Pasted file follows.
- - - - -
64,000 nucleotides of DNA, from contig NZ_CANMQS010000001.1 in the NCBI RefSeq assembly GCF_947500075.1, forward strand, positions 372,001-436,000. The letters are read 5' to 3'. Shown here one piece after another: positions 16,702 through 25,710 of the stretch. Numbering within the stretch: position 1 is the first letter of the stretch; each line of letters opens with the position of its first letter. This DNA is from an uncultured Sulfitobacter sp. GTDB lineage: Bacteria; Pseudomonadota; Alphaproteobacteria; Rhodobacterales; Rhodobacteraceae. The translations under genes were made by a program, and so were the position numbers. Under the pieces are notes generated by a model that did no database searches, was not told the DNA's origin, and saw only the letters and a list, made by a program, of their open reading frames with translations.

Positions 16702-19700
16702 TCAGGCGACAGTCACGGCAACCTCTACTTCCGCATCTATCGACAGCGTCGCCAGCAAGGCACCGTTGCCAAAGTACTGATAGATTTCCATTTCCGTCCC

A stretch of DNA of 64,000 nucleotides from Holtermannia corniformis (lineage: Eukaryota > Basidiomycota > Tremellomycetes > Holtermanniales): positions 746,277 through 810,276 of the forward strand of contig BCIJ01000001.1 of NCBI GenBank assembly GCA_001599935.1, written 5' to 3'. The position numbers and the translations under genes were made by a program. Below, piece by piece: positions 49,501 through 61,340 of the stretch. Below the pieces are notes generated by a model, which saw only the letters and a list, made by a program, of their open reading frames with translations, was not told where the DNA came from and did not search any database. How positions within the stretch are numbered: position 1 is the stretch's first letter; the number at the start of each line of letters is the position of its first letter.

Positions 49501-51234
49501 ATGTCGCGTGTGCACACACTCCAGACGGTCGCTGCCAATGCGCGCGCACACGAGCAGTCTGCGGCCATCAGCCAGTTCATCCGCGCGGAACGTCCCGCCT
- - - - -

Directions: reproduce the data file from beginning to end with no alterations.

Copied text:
64,000 nucleotides of DNA, from contig NZ_CANMQS010000001.1 in the NCBI RefSeq assembly GCF_947500075.1, forward strand, positions 372,001-436,000. The letters are read 5' to 3'. Shown here one piece after another: positions 16,702 through 25,710 of the stretch. Numbering within the stretch: position 1 is the first letter of the stretch; each line of letters opens with the position of its first letter. This DNA is from an uncultured Sulfitobacter sp. GTDB lineage: Bacteria; Pseudomonadota; Alphaproteobacteria; Rhodobacterales; Rhodobacteraceae. The translations under genes were made by a program, and so were the position numbers. Under the pieces are notes generated by a model that did no database searches, was not told the DNA's origin, and saw only the letters and a list, made by a program, of their open reading frames with translations.

Positions 16702-19700
16702 TCAGGCGACAGTCACGGCAACCTCTACTTCCGCATCTATCGACAGCGTCGCCAGCAAGGCACCGTTGCCAAAGTACTGATAGATTTCCATTTCCGTCCC

A stretch of DNA of 64,000 nucleotides from Holtermannia corniformis (lineage: Eukaryota > Basidiomycota > Tremellomycetes > Holtermanniales): positions 746,277 through 810,276 of the forward strand of contig BCIJ01000001.1 of NCBI GenBank assembly GCA_001599935.1, written 5' to 3'. The position numbers and the translations under genes were made by a program. Below, piece by piece: positions 49,501 through 61,340 of the stretch. Below the pieces are notes generated by a model, which saw only the letters and a list, made by a program, of their open reading frames with translations, was not told where the DNA came from and did not search any database. How positions within the stretch are numbered: position 1 is the stretch's first letter; the number at the start of each line of letters is the position of its first letter.

Positions 49501-51234
49501 ATGTCGCGTGTGCACACACTCCAGACGGTCGCTGCCAATGCGCGCGCACACGAGCAGTCTGCGGCCATCAGCCAGTTCATCCGCGCGGAACGTCCCGCCT